You know, you are going along, happily living your life and minding your own business. Then one day, fate decides to have a little bit of fun: BAM- You can’t have gluten! THWACK- there goes dairy! SHAZAAM- eggs are now the devil!
Suddenly, going out to eat is a major traumatic event. Pitch-ins at church are a cause to cry. Family meals are a mine-field. You want to remain as “normal” as possible and you don’t want to cause trouble for anyone. You don’t want to draw attention to yourself. You don’t want to hear, “Oh, goodness! Your life sure does suck now!” or “Just a little bit won’t hurt you. Surely you can just have a small piece.” You resist the urge to say, “Yes it does-and don’t call me Shirley” and most of the time you resist the urge to eat whatever goodie is proffered by the well-meaning friend. But sometimes you don’t. And those times, you pay for it; your husband pays for it; your kids pay for it. Because it turns out that eating even a small, tiny, minuscule taste of the delicious and forbidden treat not only gives you a stomach ache and those other symptoms never to be discussed on the internet, but it also turns you into a stark-raving b$#@* about 24 hours after you eat the glutinous/milky/eggy delicacy.
That’s what happened to me, anyway. I’m convinced that my family thought I was half out of my mind when I came home with the diagnosis, but they completely rallied around me anyway. They have all been supportive in their own way. My husband encourages me to fix the entire family meal GF/DF/EF and eats whatever I fix, however I fix it- never, ever complaining (even if he probably should.) My grandmother always has something that I can eat when I go to her house, and planning the holiday dinners has now become an exercise in creativity for us. My grandpa is constantly quizzing my parents on what items I have found, and trying to find me new and inventive things to eat. My sister-in-law makes some ah-may-zing GF food for me when we are together. My father-in-law goes out of his way to make meals that have components for me, including finding a special bread mix that I continue to use to this day- Hodgson Mill Gluten Free Bread Mix. My mother-in-law makes me birthday brownies. My brothers make fun of me. Its cool- if they didn’t, I would think they didn’t love me anymore! And my mom became gluten intolerant herself. If that’s not love, I don’t know what is! ;)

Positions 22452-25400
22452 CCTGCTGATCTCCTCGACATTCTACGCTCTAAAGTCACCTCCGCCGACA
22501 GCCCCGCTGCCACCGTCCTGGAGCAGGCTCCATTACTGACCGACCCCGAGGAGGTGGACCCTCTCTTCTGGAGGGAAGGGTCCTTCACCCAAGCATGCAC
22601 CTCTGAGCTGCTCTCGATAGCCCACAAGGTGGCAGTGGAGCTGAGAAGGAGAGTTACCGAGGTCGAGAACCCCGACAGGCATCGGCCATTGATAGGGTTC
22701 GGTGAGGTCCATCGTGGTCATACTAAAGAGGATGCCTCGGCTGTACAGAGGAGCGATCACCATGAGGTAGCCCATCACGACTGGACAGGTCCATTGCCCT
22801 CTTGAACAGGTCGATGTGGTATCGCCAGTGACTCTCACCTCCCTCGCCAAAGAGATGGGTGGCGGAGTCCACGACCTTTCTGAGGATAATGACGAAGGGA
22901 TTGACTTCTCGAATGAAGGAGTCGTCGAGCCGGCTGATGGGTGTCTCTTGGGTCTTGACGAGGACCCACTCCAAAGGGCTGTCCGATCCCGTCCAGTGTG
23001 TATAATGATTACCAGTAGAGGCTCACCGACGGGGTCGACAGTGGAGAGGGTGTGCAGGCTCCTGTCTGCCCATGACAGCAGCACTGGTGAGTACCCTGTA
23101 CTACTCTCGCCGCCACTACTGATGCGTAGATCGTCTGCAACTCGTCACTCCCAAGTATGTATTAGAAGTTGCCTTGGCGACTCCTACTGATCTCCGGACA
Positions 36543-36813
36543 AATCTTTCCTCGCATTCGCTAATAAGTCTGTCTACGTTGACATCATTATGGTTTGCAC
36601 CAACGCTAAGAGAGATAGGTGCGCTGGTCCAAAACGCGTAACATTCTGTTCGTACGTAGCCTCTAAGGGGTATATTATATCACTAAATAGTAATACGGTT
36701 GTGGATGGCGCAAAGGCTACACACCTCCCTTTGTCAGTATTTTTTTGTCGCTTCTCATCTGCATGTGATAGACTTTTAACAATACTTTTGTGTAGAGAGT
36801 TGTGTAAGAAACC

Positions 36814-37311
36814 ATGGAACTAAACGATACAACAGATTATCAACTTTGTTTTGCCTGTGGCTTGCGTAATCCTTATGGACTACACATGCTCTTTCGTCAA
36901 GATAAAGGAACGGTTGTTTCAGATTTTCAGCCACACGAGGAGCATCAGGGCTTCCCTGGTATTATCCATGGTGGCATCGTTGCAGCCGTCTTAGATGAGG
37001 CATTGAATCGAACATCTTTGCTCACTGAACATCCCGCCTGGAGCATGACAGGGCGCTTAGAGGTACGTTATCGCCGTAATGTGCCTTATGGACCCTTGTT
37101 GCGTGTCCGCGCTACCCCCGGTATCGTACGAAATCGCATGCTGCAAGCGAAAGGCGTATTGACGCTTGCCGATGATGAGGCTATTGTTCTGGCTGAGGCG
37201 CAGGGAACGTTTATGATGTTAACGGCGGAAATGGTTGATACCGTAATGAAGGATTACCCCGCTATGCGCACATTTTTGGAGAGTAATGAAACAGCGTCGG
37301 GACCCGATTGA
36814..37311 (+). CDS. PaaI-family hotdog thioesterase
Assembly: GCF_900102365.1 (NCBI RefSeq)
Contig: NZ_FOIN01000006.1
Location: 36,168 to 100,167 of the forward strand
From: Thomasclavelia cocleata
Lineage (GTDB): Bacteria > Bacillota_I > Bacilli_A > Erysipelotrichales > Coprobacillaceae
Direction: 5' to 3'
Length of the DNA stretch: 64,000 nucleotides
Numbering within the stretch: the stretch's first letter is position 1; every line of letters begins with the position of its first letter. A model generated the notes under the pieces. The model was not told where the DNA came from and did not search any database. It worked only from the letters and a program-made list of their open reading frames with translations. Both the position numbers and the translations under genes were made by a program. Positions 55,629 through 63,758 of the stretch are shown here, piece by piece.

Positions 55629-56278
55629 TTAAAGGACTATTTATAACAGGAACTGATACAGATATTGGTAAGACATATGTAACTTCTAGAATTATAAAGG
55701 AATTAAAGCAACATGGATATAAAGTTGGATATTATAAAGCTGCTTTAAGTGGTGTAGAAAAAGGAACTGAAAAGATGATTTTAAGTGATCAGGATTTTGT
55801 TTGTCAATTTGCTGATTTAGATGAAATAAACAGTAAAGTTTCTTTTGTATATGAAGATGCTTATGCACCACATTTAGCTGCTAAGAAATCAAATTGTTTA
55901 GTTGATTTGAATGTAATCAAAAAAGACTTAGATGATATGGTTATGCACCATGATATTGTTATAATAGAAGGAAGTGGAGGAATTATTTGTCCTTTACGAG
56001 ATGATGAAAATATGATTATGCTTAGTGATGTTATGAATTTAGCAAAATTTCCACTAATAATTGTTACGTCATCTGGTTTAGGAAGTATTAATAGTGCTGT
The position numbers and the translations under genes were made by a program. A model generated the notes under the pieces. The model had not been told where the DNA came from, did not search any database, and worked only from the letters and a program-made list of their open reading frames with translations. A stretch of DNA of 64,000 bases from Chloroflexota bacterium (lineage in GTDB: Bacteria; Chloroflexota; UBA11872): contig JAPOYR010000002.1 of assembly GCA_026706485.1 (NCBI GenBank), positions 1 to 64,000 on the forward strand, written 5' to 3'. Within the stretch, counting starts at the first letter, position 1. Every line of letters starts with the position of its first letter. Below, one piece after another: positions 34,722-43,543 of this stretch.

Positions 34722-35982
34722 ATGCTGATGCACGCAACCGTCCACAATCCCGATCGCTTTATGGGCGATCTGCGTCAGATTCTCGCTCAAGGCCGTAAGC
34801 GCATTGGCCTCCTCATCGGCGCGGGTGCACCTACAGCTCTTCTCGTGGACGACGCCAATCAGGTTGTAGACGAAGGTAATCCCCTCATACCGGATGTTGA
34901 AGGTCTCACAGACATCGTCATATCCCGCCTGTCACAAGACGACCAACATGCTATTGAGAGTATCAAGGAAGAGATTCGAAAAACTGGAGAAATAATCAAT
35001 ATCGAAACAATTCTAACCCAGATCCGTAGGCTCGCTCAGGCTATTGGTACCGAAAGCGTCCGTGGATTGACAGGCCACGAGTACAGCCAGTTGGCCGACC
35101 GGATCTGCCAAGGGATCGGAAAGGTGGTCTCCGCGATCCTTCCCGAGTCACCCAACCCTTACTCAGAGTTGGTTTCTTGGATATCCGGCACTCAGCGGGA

As we go along, I am learning to be more out-spoken about my needs. And I have found that people don’t mind catering to the issues that I have. Even my brothers are looking out for my welfare. My sister-in-law decided one day that her pregnancy required a trip to the China Buffet. Mom and I were in one car and they were in another. We followed them, not knowing where we were heading, and parked in front of the restaurant. About the time that Mom gets the words, “Can you eat anything here?” out of her mouth, my brother motions for me to roll down my window. I roll it down and he yells, “They’ve got rice! You’ll be fine!” See? He loves me!
Even friends at church have my back. One gal makes a fabulous quinoa salad that normally calls for feta, but when she brings it to a pitch-in she brings a small “Val-friendly” bowl so I can eat it as well. The amazing woman who often brings food for the women’s bible study is always finding gluten-free goodies for me, and hooks me up with peanuts or other fun treats when we go on road trips. Another friend will always make sure that we go somewhere I can easily manipulate the food when we go out to eat as a staff- without me having to utter a word. These are little things that these girls do because that is who they are- but it means so much to me that someone works so hard to make sure I can enjoy whatever activity we are doing.
Allergies be darned, I am such a lucky girl! Nothing warms your heart more than a family member or friend taking it upon themselves to do something special for you to help you feel normal- except maybe your brother yelling, “They’ve got rice…”